Passover food | Clergycouple pass over the meat, stick to veggies

Vegetarian food brought Cantor Jenna Greenberg and Rabbi Josh Ginsberg together. They met as students at the Jewish Theological Seminary in New York, when a classmate organized a singles dinner at a kosher vegetarian restaurant in Chinatown.

Now married, the two settled in Dayton, Ohio, two years ago. He is the rabbi at Beth Abraham Synagogue, Dayton’s only Conservative congregation; she leads the music program at Hillel Academy, a Jewish day school, and teaches high school Judaic classes at a nondenominational prep school.

Ginsberg said he neither encourages his congregants to become vegetarians nor discourages them from eating meat. “People know I’m a vegetarian, but I don’t engage in proselytizing vegetarianism,” he said. “Jewish tradition allows that one can eat meat. I really applaud the trend of some who are trying to create ethical, eco-kashrut and small-scale slaughtering where animals are fed a better diet and treated better.”

A few times a year, the couple prepare vegetarian entrees alongside meat dishes for Shabbat dinners at the synagogue.. At home, they turn out creative meals for their boys — ages 7, 5 and eight months. Greenberg said their recipes come from experimentation, cookbooks and online recipes, and from friends and family.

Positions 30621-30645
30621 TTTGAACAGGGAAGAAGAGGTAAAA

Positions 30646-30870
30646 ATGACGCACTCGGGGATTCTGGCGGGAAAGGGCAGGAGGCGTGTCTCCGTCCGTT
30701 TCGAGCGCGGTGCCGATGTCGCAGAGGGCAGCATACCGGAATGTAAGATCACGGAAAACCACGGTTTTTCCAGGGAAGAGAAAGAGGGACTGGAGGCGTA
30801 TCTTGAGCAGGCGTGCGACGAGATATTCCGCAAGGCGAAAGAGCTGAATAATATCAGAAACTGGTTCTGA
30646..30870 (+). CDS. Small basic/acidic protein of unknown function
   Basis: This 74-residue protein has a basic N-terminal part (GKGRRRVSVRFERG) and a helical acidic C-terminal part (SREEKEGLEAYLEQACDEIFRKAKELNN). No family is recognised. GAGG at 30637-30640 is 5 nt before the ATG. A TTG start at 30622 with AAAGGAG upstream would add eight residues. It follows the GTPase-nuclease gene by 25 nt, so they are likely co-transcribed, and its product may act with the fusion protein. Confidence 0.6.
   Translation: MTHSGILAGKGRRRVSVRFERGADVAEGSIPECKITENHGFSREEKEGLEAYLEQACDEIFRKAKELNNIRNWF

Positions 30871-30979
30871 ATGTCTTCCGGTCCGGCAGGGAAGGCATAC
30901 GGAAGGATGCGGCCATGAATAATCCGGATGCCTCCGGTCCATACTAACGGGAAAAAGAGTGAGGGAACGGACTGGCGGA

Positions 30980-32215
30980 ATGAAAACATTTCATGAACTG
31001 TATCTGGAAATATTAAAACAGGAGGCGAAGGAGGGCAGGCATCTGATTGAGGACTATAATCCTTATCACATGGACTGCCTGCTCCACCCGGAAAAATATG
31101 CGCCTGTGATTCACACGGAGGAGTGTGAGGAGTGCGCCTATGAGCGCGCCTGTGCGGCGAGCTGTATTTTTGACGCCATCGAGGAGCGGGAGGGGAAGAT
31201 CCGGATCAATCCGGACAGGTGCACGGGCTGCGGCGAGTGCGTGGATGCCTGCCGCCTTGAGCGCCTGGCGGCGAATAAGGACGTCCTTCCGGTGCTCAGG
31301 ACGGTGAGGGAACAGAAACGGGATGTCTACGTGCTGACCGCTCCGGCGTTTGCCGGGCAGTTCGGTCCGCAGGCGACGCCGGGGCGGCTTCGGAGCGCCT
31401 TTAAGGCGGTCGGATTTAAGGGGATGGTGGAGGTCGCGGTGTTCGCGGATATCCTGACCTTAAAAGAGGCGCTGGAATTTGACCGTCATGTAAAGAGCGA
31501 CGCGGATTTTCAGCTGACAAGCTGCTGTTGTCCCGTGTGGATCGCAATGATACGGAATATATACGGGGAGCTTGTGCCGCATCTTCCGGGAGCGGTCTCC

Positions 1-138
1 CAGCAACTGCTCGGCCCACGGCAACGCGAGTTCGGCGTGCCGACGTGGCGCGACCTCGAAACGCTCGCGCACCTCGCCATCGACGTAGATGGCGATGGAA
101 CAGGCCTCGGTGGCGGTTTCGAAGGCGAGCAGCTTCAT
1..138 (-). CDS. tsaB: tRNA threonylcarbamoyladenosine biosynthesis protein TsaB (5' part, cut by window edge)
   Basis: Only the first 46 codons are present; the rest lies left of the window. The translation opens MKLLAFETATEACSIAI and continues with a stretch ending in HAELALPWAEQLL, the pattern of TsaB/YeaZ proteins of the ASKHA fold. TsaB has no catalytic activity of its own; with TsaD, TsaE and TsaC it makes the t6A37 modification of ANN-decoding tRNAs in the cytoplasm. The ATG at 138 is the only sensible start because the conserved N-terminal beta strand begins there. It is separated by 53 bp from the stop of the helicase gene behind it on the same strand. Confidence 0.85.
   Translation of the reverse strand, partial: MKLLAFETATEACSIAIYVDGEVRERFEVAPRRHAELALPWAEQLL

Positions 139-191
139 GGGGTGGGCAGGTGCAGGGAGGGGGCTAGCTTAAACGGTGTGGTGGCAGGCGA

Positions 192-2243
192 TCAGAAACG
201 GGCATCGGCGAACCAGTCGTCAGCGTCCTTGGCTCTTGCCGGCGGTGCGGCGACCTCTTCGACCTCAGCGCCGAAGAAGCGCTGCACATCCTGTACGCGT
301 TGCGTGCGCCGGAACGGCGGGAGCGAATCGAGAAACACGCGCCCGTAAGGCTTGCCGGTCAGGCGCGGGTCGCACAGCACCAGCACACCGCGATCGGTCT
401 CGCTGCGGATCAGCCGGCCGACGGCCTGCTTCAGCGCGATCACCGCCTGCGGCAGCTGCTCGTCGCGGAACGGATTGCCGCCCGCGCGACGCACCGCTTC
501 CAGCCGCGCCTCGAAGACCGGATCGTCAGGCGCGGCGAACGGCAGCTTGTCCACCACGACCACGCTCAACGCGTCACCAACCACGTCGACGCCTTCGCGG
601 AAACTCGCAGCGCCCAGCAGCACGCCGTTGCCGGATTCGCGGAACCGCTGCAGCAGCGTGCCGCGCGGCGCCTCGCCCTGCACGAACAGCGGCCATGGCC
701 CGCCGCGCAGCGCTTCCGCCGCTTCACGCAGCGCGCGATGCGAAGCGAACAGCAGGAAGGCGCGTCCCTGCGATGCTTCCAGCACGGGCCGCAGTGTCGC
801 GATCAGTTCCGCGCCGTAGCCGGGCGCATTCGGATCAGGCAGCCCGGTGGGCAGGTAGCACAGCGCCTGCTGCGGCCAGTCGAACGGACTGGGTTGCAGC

Their kosher-for-Passover seder menu includes caprese salad, potato spinach gnocchi, eggplant Parmesan, mushroom quinoa pilaf, melon salad and flourless chocolate cake. They start with a healthy alternative to matzah ball soup, a recipe developed by their friend Susan K. Finston, author of “Dining in the Garden of Eden.”


Roman Soup with Passover Dumplings

Serves 6

3-4 Tbs. extra virgin olive oil or vegetable oil

1 small onion, chopped

1 medium carrot, small dice

1 celery stalk, chopped

6 cups chopped mixed greens: Swiss chard, spinach, kale, butter lettuce, Savoy cabbage or other seasonally available greens

6 cups vegetable broth or water

salt and pepper to taste

Parmesan cheese

Sauté chopped onion in oil until translucent over medium-low heat. Add carrot and celery and cook until vegetables are softened, stirring occasionally. Stir in mixed chopped greens. When vegetables are wilted, add soup stock. Bring to a boil and then simmer for 45 minutes. Add salt and pepper to taste. Add 1-2 Tbs. Passover dump-lings per serving. Serve with fresh grated Parmesan cheese.



2 cups mashed potatoes

2 eggs, lightly beaten

1⁄4 cup Passover cake meal

1 Tbs. finely chopped parsley or basil (optional)

1-2 tsp. extra virgin olive oil

Mix all ingredients, adding additional cake meal if needed to form a dough that is pliable and not too sticky. Bring water to a boil in a 2-3 quart pot. Form small balls out of the dough and carefully slide them into the water to bring them to a boil. Using a slotted spoon, remove dumplings from the pot as they rise to the top, and transfer to a container, adding 1-2 tsp. extra virgin olive oil.